Home pagePress monitoringViruses gleaned from healthy feces fight obesity in mice

Viruses gleaned from healthy feces fight obesity in mice

Date: 6.5.2020 

Altering the gut microbiome by transplanting the stool contents from a healthy donor is emerging as a promising way to treat a variety of conditions, including everything from autism to inflammatory bowel disease to cancer.

Kredit: Wualex / Wikimedia Commons.Scientists looking to this technique as a way of treating obesity have found some early success in mice, after implanting virus particles gleaned from the feces of lean mice curtailed weight gain and progression of a precursor of type 2 diabetes.

The work was carried out by scientists at the University of Copenhagen and focuses on a relatively new arm of fecal transplant science, where some contents of the stool are first separated from the others. Unlike typical fecal transplants where the stool in its entirety is administered to the patient, this technique first filters out the live bacteria from the sample, while upping the concentration of virus particles known as bacteriophages at the same time.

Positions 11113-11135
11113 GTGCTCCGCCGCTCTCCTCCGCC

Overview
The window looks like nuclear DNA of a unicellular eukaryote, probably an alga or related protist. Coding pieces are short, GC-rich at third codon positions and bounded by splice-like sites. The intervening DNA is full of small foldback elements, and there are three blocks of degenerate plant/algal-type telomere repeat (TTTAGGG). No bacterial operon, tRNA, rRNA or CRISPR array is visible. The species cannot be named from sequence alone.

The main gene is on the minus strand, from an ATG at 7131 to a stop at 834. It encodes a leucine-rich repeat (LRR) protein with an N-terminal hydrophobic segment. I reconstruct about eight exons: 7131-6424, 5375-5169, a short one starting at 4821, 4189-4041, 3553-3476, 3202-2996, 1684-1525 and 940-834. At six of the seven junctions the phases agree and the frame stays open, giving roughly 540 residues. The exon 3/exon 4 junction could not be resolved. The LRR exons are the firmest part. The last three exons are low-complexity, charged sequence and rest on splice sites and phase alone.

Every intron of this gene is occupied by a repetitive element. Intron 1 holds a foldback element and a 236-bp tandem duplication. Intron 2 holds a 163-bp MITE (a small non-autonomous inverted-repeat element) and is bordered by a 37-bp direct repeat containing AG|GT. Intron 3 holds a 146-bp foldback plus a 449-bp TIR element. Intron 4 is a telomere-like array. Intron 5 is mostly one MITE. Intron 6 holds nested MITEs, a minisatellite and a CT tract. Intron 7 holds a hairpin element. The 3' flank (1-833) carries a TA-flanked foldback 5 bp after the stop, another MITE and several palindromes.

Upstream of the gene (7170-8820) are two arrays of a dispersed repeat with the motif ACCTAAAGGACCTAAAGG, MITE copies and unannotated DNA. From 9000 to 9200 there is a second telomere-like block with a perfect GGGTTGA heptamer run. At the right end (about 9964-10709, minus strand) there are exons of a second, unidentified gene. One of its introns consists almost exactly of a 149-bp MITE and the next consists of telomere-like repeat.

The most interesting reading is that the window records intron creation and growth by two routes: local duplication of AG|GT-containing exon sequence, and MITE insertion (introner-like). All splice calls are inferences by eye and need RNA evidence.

These viruses can alter the gut microbiome on their own by specifically targeting and attacking bacteria, and are themselves an area of intense focus for some scientists in the field. Previous research has shown how these predators can trigger a cascade of effects on the microbial communities in our bellies, while the technique could also avoid some of the risks of disease transmission that come with transplanting live bacteria.





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